According to the reform plan prepared by the Lebanese Government and presumably approved by the IMF, BDL’s financial losses or gap was estimated, not surprisingly, at $60 billion. What is surprising, however, is that it was left to the banks’ owners and depositors to shoulder the full burden of the gap, while the Government shoulders none at all. Though not mentioned in the plan, the purported reason for not allowing the government to share in the burden of the financial losses is that it would make foreign currency public debt unsustainable — as all the losses are in USD – and the negative implications of that on Government finances and growth.
We believe that this is a good argument, but only if it is true. And what we would like to do in this brief note is to test the validity of this argument. To begin with, we note that sustainability is defined as the ability of the government to service its debt in a timely fashion without further borrowing and without accentuating the debt burden thus maintaining the debt ratio (debt to GDP) at a reasonable or acceptable level. So we need to find the sustainable foreign currency debt ratio for Lebanon and then check whether the Government can afford to absorb part of the financial losses without accentuating the debt burden or without exceeding this sustainable level. Of course, this assumes that the government is in a post-crisis mode, and is embarking or has seriously embarked on a reform and recovery program with the IMF.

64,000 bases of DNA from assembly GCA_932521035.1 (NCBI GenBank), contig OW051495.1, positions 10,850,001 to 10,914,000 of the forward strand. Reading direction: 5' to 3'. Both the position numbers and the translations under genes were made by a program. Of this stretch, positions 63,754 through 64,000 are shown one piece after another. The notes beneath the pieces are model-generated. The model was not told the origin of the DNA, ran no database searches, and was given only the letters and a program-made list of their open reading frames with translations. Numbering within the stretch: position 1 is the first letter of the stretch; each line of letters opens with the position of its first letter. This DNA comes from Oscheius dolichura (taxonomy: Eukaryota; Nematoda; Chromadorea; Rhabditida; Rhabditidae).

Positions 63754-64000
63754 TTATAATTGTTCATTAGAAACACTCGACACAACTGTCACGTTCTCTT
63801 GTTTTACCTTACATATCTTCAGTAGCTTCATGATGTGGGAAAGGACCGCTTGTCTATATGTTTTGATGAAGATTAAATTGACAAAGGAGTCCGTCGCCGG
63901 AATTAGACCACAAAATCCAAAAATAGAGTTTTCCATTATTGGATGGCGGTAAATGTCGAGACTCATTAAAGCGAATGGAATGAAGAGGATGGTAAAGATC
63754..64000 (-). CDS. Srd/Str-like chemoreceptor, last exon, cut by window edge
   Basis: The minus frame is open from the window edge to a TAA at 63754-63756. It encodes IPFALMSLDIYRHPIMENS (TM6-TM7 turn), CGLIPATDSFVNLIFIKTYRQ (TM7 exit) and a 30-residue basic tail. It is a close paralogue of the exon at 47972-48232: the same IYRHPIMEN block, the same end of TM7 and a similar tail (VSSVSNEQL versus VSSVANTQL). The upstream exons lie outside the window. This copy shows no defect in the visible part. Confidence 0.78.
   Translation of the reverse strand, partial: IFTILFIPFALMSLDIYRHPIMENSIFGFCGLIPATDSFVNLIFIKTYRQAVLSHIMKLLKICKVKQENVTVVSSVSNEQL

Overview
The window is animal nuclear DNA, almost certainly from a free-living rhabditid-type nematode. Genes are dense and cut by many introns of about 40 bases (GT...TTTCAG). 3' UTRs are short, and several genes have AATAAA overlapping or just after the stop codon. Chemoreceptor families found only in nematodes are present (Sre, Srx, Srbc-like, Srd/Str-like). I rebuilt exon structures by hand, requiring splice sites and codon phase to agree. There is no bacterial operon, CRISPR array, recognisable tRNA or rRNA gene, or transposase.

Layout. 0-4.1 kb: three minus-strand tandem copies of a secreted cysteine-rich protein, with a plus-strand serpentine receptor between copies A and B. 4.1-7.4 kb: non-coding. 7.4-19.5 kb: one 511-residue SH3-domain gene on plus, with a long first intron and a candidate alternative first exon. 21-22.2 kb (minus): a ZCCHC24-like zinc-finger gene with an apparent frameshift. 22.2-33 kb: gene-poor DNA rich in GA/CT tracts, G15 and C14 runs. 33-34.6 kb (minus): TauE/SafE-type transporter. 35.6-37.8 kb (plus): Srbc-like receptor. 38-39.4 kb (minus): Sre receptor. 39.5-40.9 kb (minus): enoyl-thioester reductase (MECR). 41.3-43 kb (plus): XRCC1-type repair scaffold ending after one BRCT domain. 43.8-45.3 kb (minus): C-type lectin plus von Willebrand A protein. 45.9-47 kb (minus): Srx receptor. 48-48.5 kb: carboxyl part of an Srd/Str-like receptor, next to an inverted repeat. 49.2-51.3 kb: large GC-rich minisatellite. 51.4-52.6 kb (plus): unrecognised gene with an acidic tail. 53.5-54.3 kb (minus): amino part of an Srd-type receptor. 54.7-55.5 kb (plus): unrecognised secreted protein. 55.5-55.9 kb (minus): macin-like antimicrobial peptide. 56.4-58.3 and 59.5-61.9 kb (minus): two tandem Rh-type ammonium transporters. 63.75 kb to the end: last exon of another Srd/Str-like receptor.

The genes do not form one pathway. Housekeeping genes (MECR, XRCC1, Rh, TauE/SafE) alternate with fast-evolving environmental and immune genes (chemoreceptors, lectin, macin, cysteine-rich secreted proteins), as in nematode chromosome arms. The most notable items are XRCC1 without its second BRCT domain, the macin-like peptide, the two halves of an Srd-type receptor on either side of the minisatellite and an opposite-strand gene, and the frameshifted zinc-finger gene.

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Can the Lebanese Government Assume More Foreign Currency Debt to Close BDL’s Financial Gap?
 This agrees with estimates by BLOMINVEST Bank that calculated the gap at end March 2022 to be around $76 billion excluding gold. So if we include gold – valued at about $16 billion – the gap would amount then to $60 billion.